FIRST ONE-DAY INTERNATIONAL: WEST INDIES VERSUS ZIMBABWE
Day 1 at the National Cricket Stadium, Saint George’s Grenada, 22 February 2013
Result: West Indies (337/4) beat Zimbabwe (181/9) by 156 runs.
Hosts West Indies beat Zimbabwe by 156 runs, in the first One-Day International (ODI) match of the International Home Series 2013.
Zimbabwe captain Brendan Taylor won the toss and sent West Indies in to bat, in the first ever ODI between the two sides at the National Cricket Stadium in the Grenada capital, Saint George’s.
The West Indies top order built a firm foundation for the victory with the first wicket only falling on 168 in the 29th over, when Kieran Powell (79, 88 balls) was caught by Craig Ervine off the bowling of Christopher Mpofu.
Opener Johnson Charles put up a man of the match performance. He made 130 runs from 111 balls, 12 of which were fours and four sixes, before he was bowled by Mpofu. Number three Darren Bravo finished unbeaten on 100.
For Zimbabwe, Mpofu finished with two wickets for 83 runs in his 10 overs. Natsai M’shangwe got one for 56 in 10 overs, and Kyle Jarvis one for 65 also in 10, as the West Indies finished their allotted 50 overs with 337 runs for four wickets.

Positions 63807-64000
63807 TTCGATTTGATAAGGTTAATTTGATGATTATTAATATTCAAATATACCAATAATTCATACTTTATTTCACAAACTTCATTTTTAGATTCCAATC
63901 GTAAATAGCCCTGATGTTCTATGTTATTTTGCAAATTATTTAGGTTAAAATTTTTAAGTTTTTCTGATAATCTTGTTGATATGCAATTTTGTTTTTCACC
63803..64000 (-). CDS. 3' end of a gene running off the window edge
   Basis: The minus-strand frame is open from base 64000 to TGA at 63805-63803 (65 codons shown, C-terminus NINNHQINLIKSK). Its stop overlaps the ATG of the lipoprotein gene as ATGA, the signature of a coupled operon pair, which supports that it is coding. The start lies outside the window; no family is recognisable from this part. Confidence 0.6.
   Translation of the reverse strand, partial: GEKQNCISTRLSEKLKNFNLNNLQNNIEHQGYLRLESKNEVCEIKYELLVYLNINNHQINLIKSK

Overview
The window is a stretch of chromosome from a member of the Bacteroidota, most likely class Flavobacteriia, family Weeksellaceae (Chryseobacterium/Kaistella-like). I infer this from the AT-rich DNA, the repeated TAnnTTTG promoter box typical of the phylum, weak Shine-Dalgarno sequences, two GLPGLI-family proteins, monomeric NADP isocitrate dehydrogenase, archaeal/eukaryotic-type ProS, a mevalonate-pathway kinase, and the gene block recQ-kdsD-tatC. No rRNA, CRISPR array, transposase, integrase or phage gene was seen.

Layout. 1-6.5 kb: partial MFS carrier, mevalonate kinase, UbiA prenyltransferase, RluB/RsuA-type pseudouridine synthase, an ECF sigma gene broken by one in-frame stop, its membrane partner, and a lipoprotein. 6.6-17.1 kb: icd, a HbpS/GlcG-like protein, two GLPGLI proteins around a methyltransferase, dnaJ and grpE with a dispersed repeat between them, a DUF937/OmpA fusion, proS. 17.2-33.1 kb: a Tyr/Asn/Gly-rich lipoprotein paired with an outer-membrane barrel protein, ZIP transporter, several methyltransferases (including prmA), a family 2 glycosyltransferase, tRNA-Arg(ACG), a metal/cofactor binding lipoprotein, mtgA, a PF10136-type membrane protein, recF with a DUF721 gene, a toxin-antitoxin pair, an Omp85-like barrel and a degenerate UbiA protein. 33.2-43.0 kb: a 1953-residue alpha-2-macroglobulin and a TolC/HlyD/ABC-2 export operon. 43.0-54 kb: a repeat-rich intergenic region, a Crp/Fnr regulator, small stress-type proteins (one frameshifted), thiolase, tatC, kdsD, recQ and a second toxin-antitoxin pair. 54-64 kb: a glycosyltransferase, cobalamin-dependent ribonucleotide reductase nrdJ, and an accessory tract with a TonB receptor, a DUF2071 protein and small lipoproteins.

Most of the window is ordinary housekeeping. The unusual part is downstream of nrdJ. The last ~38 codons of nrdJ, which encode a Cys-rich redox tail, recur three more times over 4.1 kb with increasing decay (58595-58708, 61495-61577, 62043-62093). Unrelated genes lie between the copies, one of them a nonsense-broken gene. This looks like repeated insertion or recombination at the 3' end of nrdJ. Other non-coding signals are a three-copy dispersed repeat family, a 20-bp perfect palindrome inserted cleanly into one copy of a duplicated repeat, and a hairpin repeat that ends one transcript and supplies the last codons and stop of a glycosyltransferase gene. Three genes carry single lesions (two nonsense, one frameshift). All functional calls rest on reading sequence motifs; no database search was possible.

The Zimbabwe chase was hampered by a regular fall of wickets, with only Vusimuzi Sibanda (12) going into double figures among the top four. They had all perished after 10.5 overs, with only 34 runs on the board.
Number six Malcolm Waller was the top scorer with 51 runs off 75 balls, six of them fours, and it was his partnerships with number five Craig Ervine (41) and number eight Prosper Utseya that anchored the Zimbabwe innings – the latter pushing Zimbabwe past 150 runs.
Utseya then teamed up with M’shangwe (14) and showed the seriousness of intent that was sorely missing in the top order.
The former captain finished unbeaten on 18, but it was his 87 minutes of occupation that brutally exposed the shortcomings of the Zimbabwe top order on the day, and showed why the total of 181 for nine in 50 overs was more a reflection of what they did not do than what the West Indies bowlers did.